The waiter walks off, promising to bring the three of you a round of drinks on the house, and Nathalie settles her hand back on your thigh, tracing a circle with her pinky.
“I have to go to the bathroom,” you say, pushing Nathalie’s hand off.
“That’s what you get for drinking that cocktail so fast,” Nathalie says, smiling at you as if she isn’t serious.
The bathroom doesn’t have a window. For some reason you thought it would, imagining yourself climbing out of it like people do in sitcoms when they have bad first dates. Climbing out of the window wouldn’t have actually worked though, because then you would have been abandoning Nathalie which doesn’t seem right. You’re staring at yourself in the mirror now, your straightened hair pulled back into a messy bun that took you thirty minutes to look perfect and your make-up applied to make it look like you aren’t wearing anything. Despite the dirt in her hair, Lexa has managed to pull of the look you’ve barely managed to achieve far better than you did, even with all the time you took and all the money you spent. It doesn’t seem fair.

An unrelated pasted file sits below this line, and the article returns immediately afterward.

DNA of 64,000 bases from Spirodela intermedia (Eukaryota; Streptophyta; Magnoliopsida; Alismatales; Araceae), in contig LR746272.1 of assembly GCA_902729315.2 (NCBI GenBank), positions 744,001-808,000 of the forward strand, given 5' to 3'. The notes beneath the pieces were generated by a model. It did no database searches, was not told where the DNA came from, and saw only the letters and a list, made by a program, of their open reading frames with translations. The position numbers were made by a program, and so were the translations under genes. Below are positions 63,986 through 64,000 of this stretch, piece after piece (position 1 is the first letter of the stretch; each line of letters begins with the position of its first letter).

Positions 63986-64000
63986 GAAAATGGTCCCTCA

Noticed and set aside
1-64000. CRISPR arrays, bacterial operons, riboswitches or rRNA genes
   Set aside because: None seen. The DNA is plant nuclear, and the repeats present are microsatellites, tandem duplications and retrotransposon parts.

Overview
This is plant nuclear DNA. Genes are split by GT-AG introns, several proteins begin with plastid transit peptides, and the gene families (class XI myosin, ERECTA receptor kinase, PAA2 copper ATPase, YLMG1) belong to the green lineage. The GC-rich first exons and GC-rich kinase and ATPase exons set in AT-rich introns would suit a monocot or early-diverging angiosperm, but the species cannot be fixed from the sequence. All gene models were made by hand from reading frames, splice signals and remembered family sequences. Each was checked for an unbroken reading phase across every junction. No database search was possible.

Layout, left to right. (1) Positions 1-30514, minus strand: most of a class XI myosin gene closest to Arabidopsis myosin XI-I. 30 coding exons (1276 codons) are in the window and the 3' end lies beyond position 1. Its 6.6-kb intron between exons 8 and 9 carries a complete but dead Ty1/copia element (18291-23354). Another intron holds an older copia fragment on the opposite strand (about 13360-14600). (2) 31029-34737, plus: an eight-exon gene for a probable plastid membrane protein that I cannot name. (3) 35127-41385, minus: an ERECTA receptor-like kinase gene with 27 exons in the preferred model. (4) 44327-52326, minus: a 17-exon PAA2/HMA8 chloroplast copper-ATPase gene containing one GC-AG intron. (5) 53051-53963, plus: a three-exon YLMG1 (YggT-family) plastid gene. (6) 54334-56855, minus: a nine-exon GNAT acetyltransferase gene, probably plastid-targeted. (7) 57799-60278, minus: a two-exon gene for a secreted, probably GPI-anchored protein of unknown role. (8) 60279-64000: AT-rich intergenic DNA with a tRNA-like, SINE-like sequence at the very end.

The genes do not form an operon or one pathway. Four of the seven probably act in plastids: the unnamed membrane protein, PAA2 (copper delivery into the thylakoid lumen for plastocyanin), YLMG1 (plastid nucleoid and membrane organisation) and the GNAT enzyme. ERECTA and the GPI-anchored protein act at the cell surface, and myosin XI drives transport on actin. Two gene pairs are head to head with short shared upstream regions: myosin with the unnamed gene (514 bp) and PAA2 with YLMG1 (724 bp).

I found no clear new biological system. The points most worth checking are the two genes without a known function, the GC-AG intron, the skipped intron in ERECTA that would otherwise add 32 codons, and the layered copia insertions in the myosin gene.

The door opens and Lexa walks in, the light of the bathroom highlighting just how disheveled she is in a way the light outside and the dark in the bar hadn’t.
“Was I taking too long?” you say, turning to face her and making yourself dizzy. The drink is starting to kick in.
“No, you’re fine.” The smile on Lexa’s face is a little strained. “I just wanted to talk to you alone for a bit. I have a favor to ask.”
A favor. You do not want to commit to a favor for Lexa, no matter how simple it is. She’s a problem, you can feel it. People don’t become hippies for no reason and Lexa has always been a bit unstable. Losing her mom like she did was hard on her and you never thought that she fully recovered from it.
“Amy,” she says, taking a deep breath, making eye contact with you. You always thought her eyes were nice, a watery blue-green. In your memories of Lexa her eyes are always happy, but now they look sad.
“Amy,” she repeats, reaching out and grabbing your hand. “I’m pregnant.”
That’s not a favor. It’s a statement, a very scary statement, one that you are certainly not prepared to deal with.